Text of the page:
"I didn't want to be a problem. And the way to not be a problem was to not have any unnecessary interaction with anyone."
Roberts knew her mother wanted her to stay in school and feared being disciplined if she complained, so she never revealed her pain.
"I didn't want to get thrown out of school," she said. "I didn't make waves, I just stayed away. I didn't want to be a problem. And the way to not be a problem was to not have any unnecessary interaction with anyone."
She became close with the handful of other black girls at the school and kept her distance from the rest. She didn't react when white students would say something offensive or ask to feel her hair. And when George Wallace was shot in 1972 and a white teacher accused her of praying for his death, she kept quiet.
"I came in not suspicious of the white kids because I didn't have any barometer by which to be frightened of them," says Roberts, who views her silence at the time as a form of self control. "But it was the only time as a kid that I found myself being hurt by kids.
"There was definitely anger there," she continued. "I was not happy in high school. I shut down white people after that. I just didn't want to get hurt."
* * *
Roberts kept her head down and studied her way through boarding school, then Wesleyan University followed by law school at the University of California, Berkeley. Upon graduating, she found herself in the Public Defender's office in Washington, D.C., where her experience with race hit another milestone.
"When I got to PDS, I was then working in close quarters with a staff that's predominantly white," Roberts explains. "The world was changing and I think we were all becoming less suspicious of each other. And then I was working 24/7 with people who didn't look anything like me, but we were brothers. And so gradually I realized that ignorance was something that, thank God, was fading and was not universal."
Roberts threw herself into her work, defending clients with a fervor and fulfilling that promise she made as a 7-year old watching her brother's friend failed by an incompetent attorney.
"Most of my clients were young, African-American men," she said. "It was not lost on me that I viewed them as the people I grew up with."
Roberts racked up an impressive courtroom record, winning far more cases than she lost.
"They all haunt me," she said of the convictions. "But the one that haunts me most was an acquittal. My client was acquitted and three weeks later he was dead. And then that happened again that same year. I don't know, maybe they'd still be alive if they hadn't been acquitted."
That sense of personal responsibility saw Roberts through eight years with the PDS, defending all types of clients, some of whom have since named children after her. The work was hard and emotionally exhausting, and in 1988, Roberts decided it was time to move on.
"Money was never a factor," she said of going on to work for high end law firms. "It was always the quality of my work. At some point, you become a little jaded, and my energy level was going down. As a public defender, all I did was criminal cases, and I wanted to do something else."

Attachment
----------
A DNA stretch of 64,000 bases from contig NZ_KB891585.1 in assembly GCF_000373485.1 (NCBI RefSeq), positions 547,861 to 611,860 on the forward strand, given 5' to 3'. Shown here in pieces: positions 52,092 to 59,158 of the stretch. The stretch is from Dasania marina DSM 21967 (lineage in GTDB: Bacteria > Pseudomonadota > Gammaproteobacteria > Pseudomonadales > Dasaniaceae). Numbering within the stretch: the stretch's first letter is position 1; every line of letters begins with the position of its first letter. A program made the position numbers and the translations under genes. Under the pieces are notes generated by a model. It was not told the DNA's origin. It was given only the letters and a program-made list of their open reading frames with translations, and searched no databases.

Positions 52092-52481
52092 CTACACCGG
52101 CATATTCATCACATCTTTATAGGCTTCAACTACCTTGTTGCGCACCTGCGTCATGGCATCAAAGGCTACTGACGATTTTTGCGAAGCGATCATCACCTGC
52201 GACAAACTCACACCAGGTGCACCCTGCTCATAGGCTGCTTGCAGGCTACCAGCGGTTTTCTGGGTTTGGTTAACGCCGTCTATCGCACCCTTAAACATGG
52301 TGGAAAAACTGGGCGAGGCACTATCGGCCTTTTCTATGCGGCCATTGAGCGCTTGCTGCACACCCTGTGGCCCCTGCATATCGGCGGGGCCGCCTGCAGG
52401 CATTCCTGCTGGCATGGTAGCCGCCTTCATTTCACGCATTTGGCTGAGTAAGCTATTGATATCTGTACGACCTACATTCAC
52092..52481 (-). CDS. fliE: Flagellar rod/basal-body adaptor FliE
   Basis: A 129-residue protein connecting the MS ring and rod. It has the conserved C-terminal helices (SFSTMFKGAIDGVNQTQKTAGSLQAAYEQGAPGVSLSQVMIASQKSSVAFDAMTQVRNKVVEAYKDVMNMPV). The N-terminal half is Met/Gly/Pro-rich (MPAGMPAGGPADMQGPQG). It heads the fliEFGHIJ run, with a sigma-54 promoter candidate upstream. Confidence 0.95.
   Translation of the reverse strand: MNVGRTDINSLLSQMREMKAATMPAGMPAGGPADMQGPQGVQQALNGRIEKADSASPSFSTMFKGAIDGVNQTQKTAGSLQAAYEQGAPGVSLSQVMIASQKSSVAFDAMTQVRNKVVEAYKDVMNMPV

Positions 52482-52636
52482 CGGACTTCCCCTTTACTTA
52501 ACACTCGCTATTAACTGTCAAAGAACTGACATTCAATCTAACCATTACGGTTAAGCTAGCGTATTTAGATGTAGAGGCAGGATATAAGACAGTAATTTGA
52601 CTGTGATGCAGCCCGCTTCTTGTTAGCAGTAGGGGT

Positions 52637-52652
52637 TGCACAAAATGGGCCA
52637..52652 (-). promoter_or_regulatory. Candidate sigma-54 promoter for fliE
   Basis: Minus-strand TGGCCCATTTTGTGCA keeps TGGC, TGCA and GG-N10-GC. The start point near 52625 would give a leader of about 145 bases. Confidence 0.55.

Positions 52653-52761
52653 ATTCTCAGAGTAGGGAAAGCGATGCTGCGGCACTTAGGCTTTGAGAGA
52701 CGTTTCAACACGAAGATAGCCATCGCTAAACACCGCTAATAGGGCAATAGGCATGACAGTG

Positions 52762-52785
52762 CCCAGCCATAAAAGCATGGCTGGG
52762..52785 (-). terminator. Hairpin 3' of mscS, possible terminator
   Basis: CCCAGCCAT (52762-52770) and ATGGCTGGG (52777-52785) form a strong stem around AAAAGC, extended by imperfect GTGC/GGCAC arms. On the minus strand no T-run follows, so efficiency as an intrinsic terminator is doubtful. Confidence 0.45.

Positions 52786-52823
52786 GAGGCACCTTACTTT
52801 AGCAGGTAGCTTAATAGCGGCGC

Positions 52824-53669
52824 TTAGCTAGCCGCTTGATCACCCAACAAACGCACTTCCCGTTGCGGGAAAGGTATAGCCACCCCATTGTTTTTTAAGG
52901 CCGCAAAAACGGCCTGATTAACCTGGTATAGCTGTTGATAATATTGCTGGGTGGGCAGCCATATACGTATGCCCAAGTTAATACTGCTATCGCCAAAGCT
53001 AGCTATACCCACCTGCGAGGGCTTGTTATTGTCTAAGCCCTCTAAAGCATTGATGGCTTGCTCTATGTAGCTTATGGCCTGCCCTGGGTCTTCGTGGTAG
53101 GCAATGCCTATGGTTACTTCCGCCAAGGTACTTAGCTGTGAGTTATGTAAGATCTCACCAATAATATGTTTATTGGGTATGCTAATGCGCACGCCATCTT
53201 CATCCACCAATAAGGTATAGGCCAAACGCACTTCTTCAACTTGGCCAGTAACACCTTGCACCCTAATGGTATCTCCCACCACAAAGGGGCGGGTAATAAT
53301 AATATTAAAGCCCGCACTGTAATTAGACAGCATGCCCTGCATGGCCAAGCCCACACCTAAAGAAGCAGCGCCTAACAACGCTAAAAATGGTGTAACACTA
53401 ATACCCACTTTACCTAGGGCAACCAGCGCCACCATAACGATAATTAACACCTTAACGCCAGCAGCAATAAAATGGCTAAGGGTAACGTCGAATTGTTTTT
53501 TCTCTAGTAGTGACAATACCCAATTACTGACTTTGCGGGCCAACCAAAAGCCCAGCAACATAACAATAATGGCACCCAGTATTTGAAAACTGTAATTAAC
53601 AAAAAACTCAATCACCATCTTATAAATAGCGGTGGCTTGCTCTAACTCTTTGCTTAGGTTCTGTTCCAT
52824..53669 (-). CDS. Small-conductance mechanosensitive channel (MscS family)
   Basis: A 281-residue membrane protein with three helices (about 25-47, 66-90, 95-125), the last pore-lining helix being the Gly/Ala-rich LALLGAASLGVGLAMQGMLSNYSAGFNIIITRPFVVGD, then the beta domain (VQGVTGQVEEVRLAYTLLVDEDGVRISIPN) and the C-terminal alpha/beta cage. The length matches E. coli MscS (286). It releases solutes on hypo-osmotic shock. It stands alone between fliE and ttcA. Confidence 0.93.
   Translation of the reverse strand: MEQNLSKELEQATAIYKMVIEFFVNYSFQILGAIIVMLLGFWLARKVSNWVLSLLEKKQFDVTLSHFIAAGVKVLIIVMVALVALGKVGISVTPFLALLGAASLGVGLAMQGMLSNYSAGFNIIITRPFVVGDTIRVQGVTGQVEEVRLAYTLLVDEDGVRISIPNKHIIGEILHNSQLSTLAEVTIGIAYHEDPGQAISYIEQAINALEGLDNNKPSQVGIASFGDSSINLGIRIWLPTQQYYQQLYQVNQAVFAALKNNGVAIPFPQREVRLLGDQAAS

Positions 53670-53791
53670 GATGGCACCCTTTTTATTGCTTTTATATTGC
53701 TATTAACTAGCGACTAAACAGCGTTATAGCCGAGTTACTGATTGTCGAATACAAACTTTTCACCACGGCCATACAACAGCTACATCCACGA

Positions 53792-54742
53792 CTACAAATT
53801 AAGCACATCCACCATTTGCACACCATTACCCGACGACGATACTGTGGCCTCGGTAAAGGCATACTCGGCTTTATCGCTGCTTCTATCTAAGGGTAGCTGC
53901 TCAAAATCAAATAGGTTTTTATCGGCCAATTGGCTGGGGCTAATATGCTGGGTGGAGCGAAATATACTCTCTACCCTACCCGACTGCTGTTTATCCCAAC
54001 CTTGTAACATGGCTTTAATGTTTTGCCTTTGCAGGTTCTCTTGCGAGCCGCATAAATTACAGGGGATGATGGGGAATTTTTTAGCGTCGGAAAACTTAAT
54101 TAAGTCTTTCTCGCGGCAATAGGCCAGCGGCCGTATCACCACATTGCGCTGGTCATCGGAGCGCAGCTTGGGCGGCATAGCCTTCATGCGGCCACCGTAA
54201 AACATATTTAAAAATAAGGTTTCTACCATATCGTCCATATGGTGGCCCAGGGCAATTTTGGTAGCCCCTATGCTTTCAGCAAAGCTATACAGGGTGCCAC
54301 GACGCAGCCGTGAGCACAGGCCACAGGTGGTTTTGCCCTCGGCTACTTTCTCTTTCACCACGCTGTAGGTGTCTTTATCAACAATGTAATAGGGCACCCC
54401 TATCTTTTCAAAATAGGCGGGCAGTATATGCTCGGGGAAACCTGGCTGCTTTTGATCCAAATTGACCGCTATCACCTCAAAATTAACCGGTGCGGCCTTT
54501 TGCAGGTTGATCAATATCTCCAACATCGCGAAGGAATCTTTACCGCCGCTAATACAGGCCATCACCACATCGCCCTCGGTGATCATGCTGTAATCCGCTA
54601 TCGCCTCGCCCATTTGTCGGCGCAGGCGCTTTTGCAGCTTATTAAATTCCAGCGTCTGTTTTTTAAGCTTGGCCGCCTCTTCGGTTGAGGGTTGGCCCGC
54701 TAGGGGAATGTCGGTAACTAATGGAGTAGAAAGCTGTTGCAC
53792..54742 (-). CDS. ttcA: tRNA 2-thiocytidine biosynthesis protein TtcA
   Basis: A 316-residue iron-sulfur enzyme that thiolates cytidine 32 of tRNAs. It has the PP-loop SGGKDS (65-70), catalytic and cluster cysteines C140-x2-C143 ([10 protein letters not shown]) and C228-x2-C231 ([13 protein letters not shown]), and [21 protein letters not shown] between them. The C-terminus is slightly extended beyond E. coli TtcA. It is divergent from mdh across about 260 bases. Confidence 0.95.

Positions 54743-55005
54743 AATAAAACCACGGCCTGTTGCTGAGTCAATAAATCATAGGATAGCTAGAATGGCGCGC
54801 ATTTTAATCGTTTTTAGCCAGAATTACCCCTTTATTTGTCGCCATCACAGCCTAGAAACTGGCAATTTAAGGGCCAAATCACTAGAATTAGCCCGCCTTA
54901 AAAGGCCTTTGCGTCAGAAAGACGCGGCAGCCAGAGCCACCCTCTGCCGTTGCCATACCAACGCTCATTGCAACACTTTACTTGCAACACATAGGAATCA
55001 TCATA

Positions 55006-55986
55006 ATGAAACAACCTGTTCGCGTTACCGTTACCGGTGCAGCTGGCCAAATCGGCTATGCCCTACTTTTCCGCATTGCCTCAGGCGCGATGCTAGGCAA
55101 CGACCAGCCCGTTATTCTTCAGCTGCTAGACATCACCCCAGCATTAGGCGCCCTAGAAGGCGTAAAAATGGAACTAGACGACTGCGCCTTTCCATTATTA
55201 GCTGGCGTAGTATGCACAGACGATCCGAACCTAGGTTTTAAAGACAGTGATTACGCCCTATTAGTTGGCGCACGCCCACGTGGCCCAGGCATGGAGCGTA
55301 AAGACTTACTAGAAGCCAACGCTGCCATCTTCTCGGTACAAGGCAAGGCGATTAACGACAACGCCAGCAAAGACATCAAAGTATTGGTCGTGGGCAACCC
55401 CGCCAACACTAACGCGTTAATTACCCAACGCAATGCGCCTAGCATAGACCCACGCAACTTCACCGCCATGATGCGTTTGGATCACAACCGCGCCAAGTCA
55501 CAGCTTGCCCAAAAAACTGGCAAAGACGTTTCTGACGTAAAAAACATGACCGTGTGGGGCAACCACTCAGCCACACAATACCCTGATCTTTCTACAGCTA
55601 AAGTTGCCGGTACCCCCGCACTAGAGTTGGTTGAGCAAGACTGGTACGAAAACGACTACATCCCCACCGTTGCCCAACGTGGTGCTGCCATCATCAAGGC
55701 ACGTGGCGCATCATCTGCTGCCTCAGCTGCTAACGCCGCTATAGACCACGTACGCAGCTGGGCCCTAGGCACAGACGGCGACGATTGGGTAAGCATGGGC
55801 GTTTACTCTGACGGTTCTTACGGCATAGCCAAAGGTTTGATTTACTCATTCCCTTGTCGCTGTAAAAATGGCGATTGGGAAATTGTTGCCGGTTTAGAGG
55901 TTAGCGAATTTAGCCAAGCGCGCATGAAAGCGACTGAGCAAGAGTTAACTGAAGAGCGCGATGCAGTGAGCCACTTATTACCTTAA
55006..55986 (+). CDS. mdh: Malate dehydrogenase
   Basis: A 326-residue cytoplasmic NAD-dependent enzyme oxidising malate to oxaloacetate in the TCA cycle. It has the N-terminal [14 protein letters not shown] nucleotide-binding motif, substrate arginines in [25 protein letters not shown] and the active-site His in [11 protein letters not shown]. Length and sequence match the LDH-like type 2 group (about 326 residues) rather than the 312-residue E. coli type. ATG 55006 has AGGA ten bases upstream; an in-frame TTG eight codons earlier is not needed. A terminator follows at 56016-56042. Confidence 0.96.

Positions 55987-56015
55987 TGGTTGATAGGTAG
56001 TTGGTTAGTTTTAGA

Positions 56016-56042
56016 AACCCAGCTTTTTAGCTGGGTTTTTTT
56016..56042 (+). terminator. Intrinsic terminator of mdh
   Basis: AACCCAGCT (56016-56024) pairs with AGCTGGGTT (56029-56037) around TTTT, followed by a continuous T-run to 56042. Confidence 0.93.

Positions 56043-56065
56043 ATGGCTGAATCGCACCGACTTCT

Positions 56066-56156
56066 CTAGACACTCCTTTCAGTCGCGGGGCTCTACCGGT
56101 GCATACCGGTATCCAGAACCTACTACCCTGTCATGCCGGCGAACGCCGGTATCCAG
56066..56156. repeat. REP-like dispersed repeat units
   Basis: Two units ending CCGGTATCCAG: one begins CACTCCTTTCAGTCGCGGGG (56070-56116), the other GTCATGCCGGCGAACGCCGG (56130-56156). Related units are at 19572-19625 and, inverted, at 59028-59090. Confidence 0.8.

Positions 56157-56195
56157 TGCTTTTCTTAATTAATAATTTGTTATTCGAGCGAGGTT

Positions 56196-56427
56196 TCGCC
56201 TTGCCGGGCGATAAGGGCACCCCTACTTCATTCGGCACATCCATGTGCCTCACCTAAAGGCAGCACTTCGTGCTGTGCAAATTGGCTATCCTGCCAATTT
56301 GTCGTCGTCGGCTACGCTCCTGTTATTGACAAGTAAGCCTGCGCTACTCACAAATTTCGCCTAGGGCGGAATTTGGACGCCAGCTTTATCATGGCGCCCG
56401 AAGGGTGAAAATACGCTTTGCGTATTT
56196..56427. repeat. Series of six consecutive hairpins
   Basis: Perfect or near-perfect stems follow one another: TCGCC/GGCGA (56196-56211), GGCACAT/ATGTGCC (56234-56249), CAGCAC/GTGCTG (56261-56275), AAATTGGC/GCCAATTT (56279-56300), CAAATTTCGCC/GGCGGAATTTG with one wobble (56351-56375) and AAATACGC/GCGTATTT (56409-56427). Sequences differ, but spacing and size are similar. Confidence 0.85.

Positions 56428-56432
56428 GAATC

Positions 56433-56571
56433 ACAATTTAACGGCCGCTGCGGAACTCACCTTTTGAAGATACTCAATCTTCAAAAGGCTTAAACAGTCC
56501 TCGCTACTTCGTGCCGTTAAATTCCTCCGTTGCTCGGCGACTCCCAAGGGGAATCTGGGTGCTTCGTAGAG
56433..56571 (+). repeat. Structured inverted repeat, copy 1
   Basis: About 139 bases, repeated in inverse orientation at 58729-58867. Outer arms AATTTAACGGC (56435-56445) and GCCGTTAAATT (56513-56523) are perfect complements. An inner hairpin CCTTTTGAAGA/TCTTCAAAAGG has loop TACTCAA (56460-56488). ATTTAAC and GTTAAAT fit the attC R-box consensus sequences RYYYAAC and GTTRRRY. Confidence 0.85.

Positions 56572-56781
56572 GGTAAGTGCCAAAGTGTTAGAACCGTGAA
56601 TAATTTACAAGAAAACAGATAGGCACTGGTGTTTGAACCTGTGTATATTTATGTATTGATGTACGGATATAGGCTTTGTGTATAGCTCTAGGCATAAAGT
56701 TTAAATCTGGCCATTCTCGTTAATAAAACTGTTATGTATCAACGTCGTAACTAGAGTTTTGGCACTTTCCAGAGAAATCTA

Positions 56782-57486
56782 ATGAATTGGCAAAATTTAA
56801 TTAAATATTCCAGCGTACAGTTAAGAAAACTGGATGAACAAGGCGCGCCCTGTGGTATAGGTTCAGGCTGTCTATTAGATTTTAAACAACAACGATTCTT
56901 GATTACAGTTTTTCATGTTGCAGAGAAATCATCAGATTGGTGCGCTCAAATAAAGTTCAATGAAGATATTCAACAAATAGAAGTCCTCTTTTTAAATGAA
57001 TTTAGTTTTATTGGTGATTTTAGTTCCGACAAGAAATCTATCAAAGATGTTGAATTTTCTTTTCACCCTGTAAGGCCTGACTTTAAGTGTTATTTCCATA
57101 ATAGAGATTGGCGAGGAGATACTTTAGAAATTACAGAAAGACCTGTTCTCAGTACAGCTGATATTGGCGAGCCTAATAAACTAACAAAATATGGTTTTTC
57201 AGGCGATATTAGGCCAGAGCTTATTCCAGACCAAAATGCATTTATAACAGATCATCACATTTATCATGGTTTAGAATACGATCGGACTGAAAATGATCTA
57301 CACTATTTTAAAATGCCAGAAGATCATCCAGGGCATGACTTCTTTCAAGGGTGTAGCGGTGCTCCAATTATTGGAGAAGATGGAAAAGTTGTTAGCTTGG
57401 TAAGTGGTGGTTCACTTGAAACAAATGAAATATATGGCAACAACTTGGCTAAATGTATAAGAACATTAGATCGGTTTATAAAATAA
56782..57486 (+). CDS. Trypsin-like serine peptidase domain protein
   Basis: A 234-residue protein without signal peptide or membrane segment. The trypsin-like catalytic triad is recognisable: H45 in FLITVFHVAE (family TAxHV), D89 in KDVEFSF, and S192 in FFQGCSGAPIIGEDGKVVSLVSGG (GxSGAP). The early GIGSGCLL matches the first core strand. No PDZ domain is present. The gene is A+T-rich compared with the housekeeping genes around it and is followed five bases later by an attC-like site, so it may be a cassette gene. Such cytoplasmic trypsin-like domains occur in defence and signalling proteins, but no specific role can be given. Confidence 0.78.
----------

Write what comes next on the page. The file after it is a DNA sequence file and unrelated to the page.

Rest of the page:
Roberts transitioned to a career as a trial attorney, where her obstacles with race were replaced by gender bias.
"It has happened in my professional life, fairly consistently, that some idiot will do something inappropriate because I'm African-American or a woman."
"It has happened in my professional life, fairly consistently, that some idiot will do something inappropriate because I'm African-American or a woman," she says. "And it typically involves a power relationship, where's they'll say, ‘Do this, you've done something wrong, and don't start crying on me.' That kinda crap. And so you call it."
Unlike in high school, Roberts had a fearless voice in dealing with professional men who used her gender to put her down. Wisely, she chose her moments to use it.
"I don't blame people for having biases," she says. "I think we're all the product of environment and our families. As long as your bias doesn't hurt someone, I couldn't care less. I actually tease my male colleagues when they say things like that.
"I don't spend a lot of time trying to correct people," she continues. "Most of it is harmless. If there is someone that I think has a bias or prejudice in ways that are harmful, then I will not hesitate to check it."
She maintained that attitude throughout her career, becoming one of the most respected trial attorneys in Washington D.C. But leading a group of powerful male athletes required a more direct approach to her gender, and she dealt with it head on while running for the NBPA job.
* * *
Roberts knows she's a woman. She knows that the players know she's a woman. And she knows that the agents, who showed a healthy amount of skepticism at her election, know she's a woman.
"It was clearly something that needed to be addressed, and I was always prepared to address it," she says. "I didn't want anybody to think that it was politically incorrect to ask me about whether or not being a girl was going to be a problem."
While campaigning for the NBPA job, Roberts made a conscious decision to bring up her gender when meeting with players. She didn't know if they had been told not to ask her questions about being a woman in a position historically held by men, yet she assumed it was an issue that had to be on their minds. Her approach worked with the players, but Roberts knows that she'll likely still need to deal with gender bias.